Business opportunity in protecting tropical forests: NUS study

Burnt woodland is seen next to an oil palm plantation following fires near Banjarmasin in Indonesia's South Kalimantan province in September 2019. Investing in a forest plot for the purpose of conservation saves it from being cut down for other uses,
Burnt woodland is seen next to an oil palm plantation following fires near Banjarmasin in Indonesia's South Kalimantan province in September 2019. Investing in a forest plot for the purpose of conservation saves it from being cut down for other uses, such as for agriculture or factories. For every unit of carbon dioxide stored by a forest saved from destruction, one carbon credit can be sold.PHOTO: REUTERS

The 19th century brought on the Gold Rush. Now, amid growing global consciousness of the need to tackle climate change, the commodity in vogue is carbon.

A new study by researchers in Singapore has found that safeguarding the planet's natural "carbon sponges" can be big business.

If about 1.55 billion ha of tropical forests (almost the size of Russia) under imminent threat of being cleared are saved from the axe, these plots could generate returns of more than US$46 billion (S$61 billion) a year through the sale of carbon credits, say the researchers from the National University of Singapore's (NUS) Centre for Nature-based Climate Solutions.

In this model, tropical forests essentially pay for their own conservation - and help to line the pockets of "carbon prospectors".

"Businesses are increasingly interested in nature-based carbon credits both as an offsetting mechanism to meet their climate goals and as a new type of commodity for investment and trade," Professor Koh Lian Pin, lead author of the study, told The Straits Times.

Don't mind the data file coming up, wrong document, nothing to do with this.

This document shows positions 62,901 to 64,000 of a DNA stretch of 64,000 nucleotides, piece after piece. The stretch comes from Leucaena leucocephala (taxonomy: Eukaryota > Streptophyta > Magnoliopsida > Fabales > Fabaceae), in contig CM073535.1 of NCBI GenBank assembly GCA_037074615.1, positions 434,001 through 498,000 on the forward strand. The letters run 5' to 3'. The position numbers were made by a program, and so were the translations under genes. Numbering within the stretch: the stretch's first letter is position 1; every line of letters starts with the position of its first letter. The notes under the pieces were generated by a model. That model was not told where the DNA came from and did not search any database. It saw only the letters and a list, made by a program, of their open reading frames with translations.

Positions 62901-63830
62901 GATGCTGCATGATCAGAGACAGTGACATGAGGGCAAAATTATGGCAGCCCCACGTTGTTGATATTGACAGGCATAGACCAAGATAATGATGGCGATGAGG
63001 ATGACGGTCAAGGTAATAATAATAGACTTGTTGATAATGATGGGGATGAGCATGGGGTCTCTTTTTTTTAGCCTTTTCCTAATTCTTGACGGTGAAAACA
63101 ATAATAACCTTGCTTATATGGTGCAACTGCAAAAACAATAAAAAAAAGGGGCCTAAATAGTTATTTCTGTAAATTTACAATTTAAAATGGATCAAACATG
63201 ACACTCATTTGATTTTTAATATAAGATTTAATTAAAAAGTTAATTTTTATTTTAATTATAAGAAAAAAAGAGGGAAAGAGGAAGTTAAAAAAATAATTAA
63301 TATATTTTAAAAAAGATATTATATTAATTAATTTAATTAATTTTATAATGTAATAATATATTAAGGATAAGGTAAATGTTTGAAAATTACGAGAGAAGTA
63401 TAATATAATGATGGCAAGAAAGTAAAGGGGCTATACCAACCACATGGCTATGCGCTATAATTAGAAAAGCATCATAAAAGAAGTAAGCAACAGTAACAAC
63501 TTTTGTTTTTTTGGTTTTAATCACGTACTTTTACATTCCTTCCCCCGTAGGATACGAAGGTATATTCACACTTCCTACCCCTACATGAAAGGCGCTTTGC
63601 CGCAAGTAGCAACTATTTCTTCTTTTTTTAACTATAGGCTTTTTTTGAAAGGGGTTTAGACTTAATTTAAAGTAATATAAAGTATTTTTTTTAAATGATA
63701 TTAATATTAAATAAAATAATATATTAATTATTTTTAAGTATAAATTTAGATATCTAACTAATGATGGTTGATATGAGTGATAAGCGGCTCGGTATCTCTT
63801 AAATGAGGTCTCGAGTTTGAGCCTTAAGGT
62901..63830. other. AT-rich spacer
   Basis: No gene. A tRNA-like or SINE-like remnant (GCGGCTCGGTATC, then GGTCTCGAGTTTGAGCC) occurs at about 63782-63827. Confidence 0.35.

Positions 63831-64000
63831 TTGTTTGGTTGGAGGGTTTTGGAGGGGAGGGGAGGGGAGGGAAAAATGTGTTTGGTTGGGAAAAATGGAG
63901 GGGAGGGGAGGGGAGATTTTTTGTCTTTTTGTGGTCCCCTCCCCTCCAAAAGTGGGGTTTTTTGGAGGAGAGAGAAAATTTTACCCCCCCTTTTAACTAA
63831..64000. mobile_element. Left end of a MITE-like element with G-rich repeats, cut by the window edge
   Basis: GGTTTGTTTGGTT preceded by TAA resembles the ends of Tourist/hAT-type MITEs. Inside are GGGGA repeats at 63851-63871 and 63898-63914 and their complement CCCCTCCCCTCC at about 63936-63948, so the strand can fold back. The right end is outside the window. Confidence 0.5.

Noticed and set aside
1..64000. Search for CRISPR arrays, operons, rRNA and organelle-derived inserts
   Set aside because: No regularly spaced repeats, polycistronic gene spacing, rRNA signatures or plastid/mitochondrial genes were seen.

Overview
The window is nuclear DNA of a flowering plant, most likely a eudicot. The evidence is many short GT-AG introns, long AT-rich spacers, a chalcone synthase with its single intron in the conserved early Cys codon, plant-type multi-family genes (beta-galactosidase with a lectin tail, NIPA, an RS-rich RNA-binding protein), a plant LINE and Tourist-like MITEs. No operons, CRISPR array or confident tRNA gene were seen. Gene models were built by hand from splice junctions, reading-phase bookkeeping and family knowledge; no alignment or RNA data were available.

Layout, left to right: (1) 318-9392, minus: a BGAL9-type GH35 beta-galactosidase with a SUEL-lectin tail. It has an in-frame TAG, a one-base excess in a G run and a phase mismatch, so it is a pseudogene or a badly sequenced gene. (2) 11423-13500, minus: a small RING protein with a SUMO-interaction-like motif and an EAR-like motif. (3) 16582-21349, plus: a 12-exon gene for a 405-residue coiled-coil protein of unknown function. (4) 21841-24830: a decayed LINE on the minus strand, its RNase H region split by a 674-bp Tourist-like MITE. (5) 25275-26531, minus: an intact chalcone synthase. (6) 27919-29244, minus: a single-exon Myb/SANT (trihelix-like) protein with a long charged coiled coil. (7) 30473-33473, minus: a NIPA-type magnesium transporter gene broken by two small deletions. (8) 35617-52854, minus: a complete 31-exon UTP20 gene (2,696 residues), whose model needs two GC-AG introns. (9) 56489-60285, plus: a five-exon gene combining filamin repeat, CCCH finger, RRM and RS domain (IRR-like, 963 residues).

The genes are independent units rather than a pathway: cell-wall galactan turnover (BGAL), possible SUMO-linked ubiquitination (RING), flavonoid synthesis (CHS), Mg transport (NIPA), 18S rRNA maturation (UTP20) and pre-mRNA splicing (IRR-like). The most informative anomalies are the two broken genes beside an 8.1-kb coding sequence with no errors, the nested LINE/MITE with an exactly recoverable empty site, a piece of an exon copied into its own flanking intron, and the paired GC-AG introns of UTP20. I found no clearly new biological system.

"For these reasons, people need to know where to source quality carbon credits. Our carbon prospecting science helps to address that need," added Prof Koh, who is director of the NUS centre.

COMMODITY DU JOUR

Investing in a forest plot for the purpose of conservation saves it from being cut down for other uses, such as for agriculture or factories.

This means the land cannot be used to produce physical goods such as crops for food or items like clothing, but is instead left to stand to do what it does best: Soaking up carbon dioxide (CO2), the main culprit driving global warming.

Trees take in CO2 through photosynthesis and store the carbon in their trunks, leaves and roots, as well as in the soil, keeping the planet-warming gas locked away from the atmosphere.

As more countries and companies become aware of the need to slash their emissions, the natural ability of forests to soak up CO2 opens up a business opportunity. Instead of cutting their own emissions, governments and firms may be willing to pay others to do so on their behalf.

For every unit of CO2 stored by a forest saved from destruction, one carbon credit can be sold.

The study assumed that a forest conservation project could be established at a cost of about US$25 per hectare of land, with a yearly maintenance rate of US$10 per hectare. These funds could be used for project design, governance and planning or hiring of guards to prevent illegal logging, said Dr Zeng Yiwen, a senior research fellow at the NUS Centre for Nature-based Climate Solutions and a co-author of the study.

Based on the prevailing carbon price of US$5.80 per tonne of CO2 for the first five years, with a 5 per cent yearly price appreciation for the next 25 years, this amounts to a profit of US$46 billion a year, the researchers found.

Dr Zeng said the price used in the calculation was the average price of carbon globally for avoided deforestation projects between 2006 and 2018, recently reported by Forest Trends' Ecosystem Marketplace. The carbon savings work out to about 1.8 gigatonnes a year - or about 5 per cent of global emissions, he added.